Golden Crowned Snake
Other common names: Crowned Snake.
Possible Danger. All crowned snakes are reluctant biters. They will rear up in bluff display & may ‘mock strike’ with mouth closed. The Golden Crowned is the largest Crowned snake & will bite if highly provoked. As with any snake bite apply correct first aid and seek medical attention.
General description: Grayish-brown to dark brown with salmon to orange belly with mid line of black spots. ‘Crown’ of parallel creamy-yellow or paler yellow-brown single stripe starting at snout & sweeping back either side of face and along neck, generally across eyes. Crown does not form band across nape of neck. May be incorrectly identified as a small Red Bellied Black Snake. Midbody scales at 15 rows.
Average Length: 50cm but specimens to 90cm are known.
Habitat in SE Qld: Rainforest, and sheltered, moist areas within open forest eg; creek lines amongst litter, rocks, logs etc. Wherever good, lush ground cover prevails.
General habits: Nocturnal (Active by night)
Diet: Lizards such as skinks and their eggs. Also small frogs.
Local distribution: Generally restricted to moister suburbs or homes near well vegetated riparian margins.
Around the home: Under compost, logs and stones in well-vegetated gardens Compost heaps, moist garden areas with abundant leaf-litter, and around rockeries provide ideal habitat.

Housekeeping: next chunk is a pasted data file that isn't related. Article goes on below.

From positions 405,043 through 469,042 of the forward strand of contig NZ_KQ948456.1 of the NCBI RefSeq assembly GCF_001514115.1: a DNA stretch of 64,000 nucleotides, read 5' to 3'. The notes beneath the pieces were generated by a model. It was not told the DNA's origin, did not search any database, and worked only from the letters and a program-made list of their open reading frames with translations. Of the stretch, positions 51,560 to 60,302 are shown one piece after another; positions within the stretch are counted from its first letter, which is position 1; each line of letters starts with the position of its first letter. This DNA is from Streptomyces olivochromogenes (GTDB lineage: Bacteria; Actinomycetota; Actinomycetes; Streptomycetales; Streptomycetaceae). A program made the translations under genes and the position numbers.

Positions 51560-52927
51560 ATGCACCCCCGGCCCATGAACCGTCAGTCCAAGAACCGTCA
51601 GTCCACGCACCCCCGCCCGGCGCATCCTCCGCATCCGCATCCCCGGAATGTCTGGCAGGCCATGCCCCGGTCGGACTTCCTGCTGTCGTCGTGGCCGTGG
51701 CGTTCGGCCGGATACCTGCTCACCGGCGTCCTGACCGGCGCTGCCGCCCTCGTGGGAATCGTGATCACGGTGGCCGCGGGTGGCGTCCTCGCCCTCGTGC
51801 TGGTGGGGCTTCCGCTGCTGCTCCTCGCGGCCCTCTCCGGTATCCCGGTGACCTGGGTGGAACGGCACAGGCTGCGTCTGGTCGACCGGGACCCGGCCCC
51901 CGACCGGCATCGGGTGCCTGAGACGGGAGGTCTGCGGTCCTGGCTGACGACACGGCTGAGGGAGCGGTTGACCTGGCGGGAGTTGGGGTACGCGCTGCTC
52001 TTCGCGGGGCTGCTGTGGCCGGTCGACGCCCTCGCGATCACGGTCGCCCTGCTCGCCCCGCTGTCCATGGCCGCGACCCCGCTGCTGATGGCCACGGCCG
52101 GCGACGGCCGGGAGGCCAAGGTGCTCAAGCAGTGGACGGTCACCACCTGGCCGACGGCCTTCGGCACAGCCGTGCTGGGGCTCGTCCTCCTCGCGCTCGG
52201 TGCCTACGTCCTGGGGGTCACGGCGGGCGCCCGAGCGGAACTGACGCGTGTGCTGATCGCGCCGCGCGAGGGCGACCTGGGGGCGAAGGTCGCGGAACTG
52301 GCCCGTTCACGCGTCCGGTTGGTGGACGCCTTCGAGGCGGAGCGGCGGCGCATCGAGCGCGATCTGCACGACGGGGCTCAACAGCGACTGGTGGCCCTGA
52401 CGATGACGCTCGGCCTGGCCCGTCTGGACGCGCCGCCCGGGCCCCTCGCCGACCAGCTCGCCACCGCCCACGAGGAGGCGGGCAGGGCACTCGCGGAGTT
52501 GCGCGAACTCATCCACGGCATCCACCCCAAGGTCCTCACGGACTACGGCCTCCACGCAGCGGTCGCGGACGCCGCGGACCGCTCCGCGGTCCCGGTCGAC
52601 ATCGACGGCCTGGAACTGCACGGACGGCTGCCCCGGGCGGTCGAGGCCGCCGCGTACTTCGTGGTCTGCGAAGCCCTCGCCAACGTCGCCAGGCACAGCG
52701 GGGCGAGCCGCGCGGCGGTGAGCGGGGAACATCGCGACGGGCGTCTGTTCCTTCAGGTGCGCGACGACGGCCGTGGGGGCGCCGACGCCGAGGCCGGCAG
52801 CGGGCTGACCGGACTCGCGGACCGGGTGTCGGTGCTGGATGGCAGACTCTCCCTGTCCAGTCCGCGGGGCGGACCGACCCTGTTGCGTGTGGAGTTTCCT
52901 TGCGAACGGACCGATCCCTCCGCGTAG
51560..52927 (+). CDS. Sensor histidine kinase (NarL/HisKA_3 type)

Visit our Snake safety around the home pages along with our Snakes around the garden pages provide further valuable information when considering this species and its potential presence around your property.
Trio of Verreaux’s Skinks
Our Catcher Removed a Trio of Skinks
The Verreaux’s Skink is often mistaken for a snake as they have a slender body and slither. The head, visible ears and tiny remnant legs are the best ways to distinguish them from snakes. We recommend getting in contact with a snake service if you are unsure for identification and removal. This trio was relocated by our snake catcher.
Learn more about this species here
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